- Woodcock-Johnson Psycho-Educational Battery-Revised: Tests of Cognitive Ability
- Kaufman Adolescent and Adult Intelligence Test
- Wechsler Individual Achievement Tests (WIAT)
- Woodcock-Johnson Psycho-Educational Battery-Revised: Tests of Achievement (W-JR)
- Stanford Test of Academic Skills (TASK)
- Scholastic Abilities Test for Adults (SATA)
- Subtests of the WAIS-R or WAIS Third Edition
- Subtests on the Woodcock-Johnson Psycho-Educational Battery-Revised: Tests of Cognitive Ability
A Written Diagnostic Report
The diagnostic report must include: relevant historical information, past and current academic achievement, instructional foundation, past performance in areas of difficulty, age at initial diagnosis, and history of accommodations used in past educational settings and their effectiveness.
- A list of all instruments used in the test battery
- A discussion of test behavior and specific test results
- A diagnostic summary statement with the following information:
- A clear and direct statement that a learning disability does or does not exist, including the ruling out of alternative explanations for the learning problems. Terms such as "appears," "suggests," or "probable" in the diagnostic summary statement do not support a conclusive diagnosis.
- A clear statement specifying the substantial limitations to one or more major life activities.
- A psychometric summary of scores
- Recommendations and a rationale for accommodations.
Any diagnosis of specific learning disabilities without psycho-educational measures may not be used for determining eligibility for academic accommodations. For example, school plans such as Individualized Education Plans (IEPS) or 504 Plans are not adequate documentation; however, they may be included with the required evaluation.
Required Documentation for Attention Deficit Hyperactivity Disorder (ADHD)
The student must submit a current (no more than five years old) diagnosis of ADHD based on appropriate diagnostic evaluations administered by trained and qualified (i.e., certified or licensed) professionals (e.g., psychiatrists, psychologists, or neuro-psychologists).
The diagnostic report must include:
- A diagnostic interview addressing relevant historical information, past and current academic achievement, age at initial diagnosis, discussion of medication, and history and effectiveness of accommodations in past educational settings.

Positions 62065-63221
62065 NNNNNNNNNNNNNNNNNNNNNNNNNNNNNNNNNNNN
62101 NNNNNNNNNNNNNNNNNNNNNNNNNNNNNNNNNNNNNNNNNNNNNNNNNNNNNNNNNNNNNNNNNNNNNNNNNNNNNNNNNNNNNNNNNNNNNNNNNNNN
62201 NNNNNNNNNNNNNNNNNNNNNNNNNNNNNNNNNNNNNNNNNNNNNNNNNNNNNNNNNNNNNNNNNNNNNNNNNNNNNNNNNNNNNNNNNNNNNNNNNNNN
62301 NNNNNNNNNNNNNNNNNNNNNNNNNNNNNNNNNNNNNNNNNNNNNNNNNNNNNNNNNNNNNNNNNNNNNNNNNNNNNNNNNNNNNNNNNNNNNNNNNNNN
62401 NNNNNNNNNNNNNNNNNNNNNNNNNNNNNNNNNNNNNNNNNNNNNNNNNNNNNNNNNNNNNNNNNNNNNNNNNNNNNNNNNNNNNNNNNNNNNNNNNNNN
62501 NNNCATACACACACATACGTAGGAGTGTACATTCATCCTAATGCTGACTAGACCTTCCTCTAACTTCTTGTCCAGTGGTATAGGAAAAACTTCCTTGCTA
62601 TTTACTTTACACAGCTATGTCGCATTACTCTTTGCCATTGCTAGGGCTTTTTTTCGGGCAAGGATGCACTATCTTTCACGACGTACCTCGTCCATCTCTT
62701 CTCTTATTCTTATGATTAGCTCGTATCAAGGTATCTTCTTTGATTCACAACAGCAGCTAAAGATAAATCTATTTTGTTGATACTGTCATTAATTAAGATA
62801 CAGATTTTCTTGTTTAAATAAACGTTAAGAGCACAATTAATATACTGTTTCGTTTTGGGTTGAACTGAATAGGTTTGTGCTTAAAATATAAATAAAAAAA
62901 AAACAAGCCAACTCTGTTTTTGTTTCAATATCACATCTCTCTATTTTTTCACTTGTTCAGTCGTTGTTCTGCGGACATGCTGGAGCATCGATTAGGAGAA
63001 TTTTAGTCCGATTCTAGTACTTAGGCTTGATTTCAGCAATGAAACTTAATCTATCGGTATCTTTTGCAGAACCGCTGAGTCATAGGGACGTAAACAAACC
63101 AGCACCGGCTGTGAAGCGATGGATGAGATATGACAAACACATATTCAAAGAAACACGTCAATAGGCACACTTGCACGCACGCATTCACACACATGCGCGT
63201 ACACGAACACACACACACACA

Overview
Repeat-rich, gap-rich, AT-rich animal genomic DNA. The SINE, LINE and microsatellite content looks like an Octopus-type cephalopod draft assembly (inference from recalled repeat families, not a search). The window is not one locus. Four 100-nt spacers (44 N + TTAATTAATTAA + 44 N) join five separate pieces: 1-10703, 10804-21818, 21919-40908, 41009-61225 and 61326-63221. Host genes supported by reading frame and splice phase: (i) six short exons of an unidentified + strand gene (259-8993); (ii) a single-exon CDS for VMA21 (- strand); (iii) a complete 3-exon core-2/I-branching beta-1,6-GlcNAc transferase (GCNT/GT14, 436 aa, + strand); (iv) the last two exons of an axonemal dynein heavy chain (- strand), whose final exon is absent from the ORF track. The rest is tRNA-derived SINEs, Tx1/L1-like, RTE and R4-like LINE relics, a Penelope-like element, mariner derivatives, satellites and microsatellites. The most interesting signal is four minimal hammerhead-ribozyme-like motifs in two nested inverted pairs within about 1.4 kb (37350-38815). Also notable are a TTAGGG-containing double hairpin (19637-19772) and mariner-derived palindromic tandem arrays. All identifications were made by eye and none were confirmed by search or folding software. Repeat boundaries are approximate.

- The procedures used to diagnose the disability including a list of all instruments used in the assessment
- A discussion of the testing results and the behaviors and symptoms that meet the criteria diagnosis.
- DSM-IV diagnosis (include all five axis)
- Diagnostic summary statement that includes the following information:
- A clear statement that ADHD/ADD does or does not exist and rules out alternative explanations for behaviors. Statements such as "appears," "suggests," or "has problems with" in the diagnostic summary do not support a conclusive diagnosis.
- A clear statement specifying the degree of severity and the substantial limitations to one or more major life activities. If the limitations are in learning (i.e., reading, mathematics, and/or written expression), an appropriate psycho-educational evaluation must also be administered to substantiate these ability/achievement discrepancies.
- A recommendation for medications or further medical evaluation.
- Recommendations and rationale for accommodations.
Students with sensory, physical, psychological or other health impairments are also required to submit written documentation; typically, this will be a medical report or letter from a physician.
The Academic Support Center reserves the right to request reassessment when previous assessment is inadequate and/or out-of-date.
The ASC determines appropriate academic adjustments and arranges to provide needed auxiliary aids. Accommodations are provided at no expense to the student and are based upon each individual’s unique needs. The process of requesting and receiving accommodations is interactive; all people involved—the student, the instructor and the ASC, and sometimes individual departments and programs, work together to make sure the process works. It is the responsibility of the director of the ASC to determine eligibility for services based on documented disability and consultation with others as needed.